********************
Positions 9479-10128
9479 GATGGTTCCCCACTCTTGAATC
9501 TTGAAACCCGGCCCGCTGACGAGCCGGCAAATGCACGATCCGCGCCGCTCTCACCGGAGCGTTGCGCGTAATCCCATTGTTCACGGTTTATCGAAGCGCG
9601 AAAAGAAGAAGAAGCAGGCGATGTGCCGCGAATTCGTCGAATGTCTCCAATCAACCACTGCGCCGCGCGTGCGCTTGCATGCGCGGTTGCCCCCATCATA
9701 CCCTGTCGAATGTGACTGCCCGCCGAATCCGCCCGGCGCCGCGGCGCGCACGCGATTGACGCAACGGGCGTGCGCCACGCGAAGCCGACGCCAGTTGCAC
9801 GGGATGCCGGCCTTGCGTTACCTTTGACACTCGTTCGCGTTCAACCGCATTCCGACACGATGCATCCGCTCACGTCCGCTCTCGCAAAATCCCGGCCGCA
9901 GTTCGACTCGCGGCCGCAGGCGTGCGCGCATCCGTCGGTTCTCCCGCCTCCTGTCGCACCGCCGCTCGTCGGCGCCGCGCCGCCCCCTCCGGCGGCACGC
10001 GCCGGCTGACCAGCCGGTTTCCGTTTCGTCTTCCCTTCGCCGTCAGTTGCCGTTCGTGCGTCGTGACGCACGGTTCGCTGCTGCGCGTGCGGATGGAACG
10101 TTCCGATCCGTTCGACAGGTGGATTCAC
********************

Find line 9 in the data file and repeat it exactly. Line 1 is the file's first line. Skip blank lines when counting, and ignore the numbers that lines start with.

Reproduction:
10101 TTCCGATCCGTTCGACAGGTGGATTCAC